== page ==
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Email 4, Part 1: Workin’

June 14, 2009

From email update May 5th:

WORKIN’

“the joyful dispatch of tasks and duties”

–Aeron Kopriva, June 2008

———

This phrase has stuck with me like a kind of melody. I hum it every now and then. And it totally captures the spirit of my time serving at the Dhamma Neru meditation center. Especially during the last course, when they put me in the garden in order to spare me from kitchen burnout, I felt such a peaceful rhythm in the work. Lacing up my new boots; pulling on jeans still earth-caked from the day before; lugging shovels and buckets across the silent field; uncovering hypnotic centipedes, an ant nest with eggs like seed pearls, and giant, iridescent earthworms. Making friends with the flies that dive-bombed my ears the whole time, hehe. Turns out that instead of jerking your neck and swatting frantically, you can pull up the hood of your sweatshirt to block their targets. Then they just give you soft buzzing background music, sweet li’l thangs.

The nature of the work itself — pulling out massive growths of ferocious, thorny vines, tangled tight as fishing nets and rivaling the dandelions for Fastest-Spreading Weed In The Garden — also came at a perfect time. In a lot of the discourses, the meditation teacher uses gardening metaphors to explain the work we’re doing with our minds. Planting good seeds. Tending young plants. Pulling out deep-rooted “sankaras,” or desctructive habit patterns of the mind. What a gift, to be able to spend my days actually pulling out roots! The easy, spidery kind and the thick, stubborn types. Sometimes I’d be hasty or the weed would simply be too strong, and the root I was tugging would break off in my hand — game over, no place left to grip and pull. And unless the root comes out whole, the weed will simply regenerate. But instead of being discouraged, I’d just move on with a smile, knowing that it would grow back weaker next time. Same thing goes for meditation. Even if I can’t remain equanimous with my pain or keep my attention on my breath, I can smile and keep trying, knowing that the roots are weakening with every minute I make the effort. In a funny way, it’s given me a real respect and affection for weeds. They can be amazingly tenacious. Tough to get out. Might take years. And what allows me to admire, rather than despise them, is growing confidence in my own patience. The vines in the garden might return, but when they do, another worker like me will be waiting with the shovel, gloves and bucket. The pain or distractions might resurface, but when they do, we’ll be alert and ready for them.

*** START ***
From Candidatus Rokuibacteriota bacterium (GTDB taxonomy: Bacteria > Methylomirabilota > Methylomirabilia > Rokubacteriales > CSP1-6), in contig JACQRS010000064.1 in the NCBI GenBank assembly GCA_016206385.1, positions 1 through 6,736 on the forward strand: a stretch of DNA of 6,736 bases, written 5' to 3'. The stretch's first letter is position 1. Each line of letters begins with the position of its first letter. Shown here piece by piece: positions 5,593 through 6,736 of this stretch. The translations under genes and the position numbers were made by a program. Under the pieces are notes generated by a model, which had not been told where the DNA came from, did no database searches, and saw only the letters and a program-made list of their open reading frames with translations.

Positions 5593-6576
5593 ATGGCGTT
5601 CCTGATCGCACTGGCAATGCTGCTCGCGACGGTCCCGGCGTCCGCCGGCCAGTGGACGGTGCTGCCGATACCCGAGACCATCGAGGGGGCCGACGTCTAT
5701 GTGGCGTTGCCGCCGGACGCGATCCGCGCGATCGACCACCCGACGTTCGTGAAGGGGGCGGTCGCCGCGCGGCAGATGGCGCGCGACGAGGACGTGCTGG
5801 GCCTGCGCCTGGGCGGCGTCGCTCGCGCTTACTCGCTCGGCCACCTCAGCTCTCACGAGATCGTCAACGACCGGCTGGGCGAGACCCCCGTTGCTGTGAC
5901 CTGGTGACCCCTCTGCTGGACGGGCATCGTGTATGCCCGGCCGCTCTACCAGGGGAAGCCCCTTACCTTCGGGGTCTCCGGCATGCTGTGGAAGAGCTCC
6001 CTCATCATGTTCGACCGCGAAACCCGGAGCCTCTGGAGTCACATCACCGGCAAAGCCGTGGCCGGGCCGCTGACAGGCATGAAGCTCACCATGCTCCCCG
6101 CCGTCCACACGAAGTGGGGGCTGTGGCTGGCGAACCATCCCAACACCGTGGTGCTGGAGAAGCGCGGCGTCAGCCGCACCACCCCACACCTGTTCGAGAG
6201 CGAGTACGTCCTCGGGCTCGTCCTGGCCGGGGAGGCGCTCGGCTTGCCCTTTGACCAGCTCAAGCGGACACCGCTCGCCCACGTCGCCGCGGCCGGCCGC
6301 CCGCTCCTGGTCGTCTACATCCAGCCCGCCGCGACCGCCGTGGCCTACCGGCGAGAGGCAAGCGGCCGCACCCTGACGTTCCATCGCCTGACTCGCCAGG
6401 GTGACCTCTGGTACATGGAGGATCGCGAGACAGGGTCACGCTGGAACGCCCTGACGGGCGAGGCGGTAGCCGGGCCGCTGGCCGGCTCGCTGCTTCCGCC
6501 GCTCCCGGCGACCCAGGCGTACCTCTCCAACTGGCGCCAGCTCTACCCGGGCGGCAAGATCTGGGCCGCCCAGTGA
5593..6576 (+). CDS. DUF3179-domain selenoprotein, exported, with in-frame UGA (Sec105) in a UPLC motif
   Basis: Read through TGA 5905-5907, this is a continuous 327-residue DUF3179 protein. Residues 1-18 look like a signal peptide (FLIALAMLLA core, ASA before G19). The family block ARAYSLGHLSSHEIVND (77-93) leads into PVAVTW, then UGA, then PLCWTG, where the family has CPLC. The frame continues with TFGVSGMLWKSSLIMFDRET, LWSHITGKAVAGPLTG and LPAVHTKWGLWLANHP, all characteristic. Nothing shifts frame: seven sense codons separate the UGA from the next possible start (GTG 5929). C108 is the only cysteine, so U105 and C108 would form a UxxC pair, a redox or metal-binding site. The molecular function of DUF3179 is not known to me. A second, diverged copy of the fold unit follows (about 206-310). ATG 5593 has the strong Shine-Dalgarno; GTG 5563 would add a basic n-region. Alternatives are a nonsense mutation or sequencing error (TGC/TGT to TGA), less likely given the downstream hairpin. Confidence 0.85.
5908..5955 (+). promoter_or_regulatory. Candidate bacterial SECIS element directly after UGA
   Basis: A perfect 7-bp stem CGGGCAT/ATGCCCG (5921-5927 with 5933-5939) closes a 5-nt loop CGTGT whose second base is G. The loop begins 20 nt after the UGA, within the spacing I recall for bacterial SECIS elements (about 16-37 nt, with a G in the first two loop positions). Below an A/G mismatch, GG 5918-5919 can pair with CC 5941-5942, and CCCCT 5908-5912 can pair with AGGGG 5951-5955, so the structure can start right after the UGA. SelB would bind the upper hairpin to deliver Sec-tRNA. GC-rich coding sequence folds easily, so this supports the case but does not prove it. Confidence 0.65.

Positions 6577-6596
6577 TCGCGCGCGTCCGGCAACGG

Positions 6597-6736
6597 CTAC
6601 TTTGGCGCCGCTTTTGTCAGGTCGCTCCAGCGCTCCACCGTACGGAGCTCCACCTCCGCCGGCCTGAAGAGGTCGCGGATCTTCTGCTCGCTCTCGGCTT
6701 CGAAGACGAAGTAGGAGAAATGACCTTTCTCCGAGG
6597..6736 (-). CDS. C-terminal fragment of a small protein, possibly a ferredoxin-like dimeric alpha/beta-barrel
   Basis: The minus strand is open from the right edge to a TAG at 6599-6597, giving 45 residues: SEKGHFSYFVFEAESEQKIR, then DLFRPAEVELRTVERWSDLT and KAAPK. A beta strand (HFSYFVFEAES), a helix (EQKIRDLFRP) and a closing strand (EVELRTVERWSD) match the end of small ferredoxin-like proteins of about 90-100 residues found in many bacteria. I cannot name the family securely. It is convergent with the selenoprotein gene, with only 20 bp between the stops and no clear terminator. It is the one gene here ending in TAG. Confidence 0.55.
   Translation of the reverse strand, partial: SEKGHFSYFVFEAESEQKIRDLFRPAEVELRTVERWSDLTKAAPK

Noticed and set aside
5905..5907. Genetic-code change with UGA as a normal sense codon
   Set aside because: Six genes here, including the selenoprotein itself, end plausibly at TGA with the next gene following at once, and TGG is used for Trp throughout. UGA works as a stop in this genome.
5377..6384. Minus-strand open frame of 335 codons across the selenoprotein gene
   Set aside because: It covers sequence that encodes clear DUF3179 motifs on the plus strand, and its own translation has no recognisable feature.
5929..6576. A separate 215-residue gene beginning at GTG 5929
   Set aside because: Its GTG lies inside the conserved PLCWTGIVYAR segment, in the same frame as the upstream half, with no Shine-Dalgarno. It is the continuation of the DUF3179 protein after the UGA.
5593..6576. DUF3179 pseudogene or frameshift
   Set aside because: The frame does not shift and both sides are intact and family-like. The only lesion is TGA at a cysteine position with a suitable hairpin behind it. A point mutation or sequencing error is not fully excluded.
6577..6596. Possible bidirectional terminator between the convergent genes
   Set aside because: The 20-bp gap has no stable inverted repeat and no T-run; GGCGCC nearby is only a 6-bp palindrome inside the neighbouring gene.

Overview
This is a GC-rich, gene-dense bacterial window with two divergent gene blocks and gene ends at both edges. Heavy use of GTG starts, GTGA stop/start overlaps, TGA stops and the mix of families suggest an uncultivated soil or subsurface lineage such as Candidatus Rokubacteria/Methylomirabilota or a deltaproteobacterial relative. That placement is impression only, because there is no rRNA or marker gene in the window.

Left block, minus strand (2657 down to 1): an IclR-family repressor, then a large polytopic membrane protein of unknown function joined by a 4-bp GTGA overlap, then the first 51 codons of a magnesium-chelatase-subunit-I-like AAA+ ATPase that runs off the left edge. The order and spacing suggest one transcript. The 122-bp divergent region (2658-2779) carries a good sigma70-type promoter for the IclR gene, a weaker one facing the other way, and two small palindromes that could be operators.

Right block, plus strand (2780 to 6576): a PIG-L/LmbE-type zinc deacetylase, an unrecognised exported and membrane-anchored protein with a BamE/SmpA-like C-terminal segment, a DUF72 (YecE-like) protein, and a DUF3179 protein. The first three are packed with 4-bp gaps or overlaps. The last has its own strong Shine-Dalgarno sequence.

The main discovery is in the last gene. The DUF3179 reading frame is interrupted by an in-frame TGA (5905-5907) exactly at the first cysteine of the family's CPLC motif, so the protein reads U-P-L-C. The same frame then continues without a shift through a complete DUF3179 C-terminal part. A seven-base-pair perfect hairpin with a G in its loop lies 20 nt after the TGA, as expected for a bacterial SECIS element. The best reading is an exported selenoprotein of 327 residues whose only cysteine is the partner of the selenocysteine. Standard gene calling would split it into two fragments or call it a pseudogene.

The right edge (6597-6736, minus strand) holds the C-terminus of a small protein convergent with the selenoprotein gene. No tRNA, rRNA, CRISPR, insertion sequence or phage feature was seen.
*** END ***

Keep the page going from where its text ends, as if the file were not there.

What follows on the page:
This kind of organic integration between theory and practice — the meditation and the volunteer labor — was partly what made my time at Dhamma Neru so special. Along with the lived edict that work will not be truly beneficial without a foundation of self care and positivity. Now that my time at the center is over (my last course ended a week ago), I hope I can keep the spirit with me. So far, so good. And on to the adventure’s next chapter.

One Comment leave one →
  1. bohemiankitsch permalink
    June 15, 2009 4:07 pm

    beautiful. simply beautiful. your words give me both strength and joy as i learn to mature.

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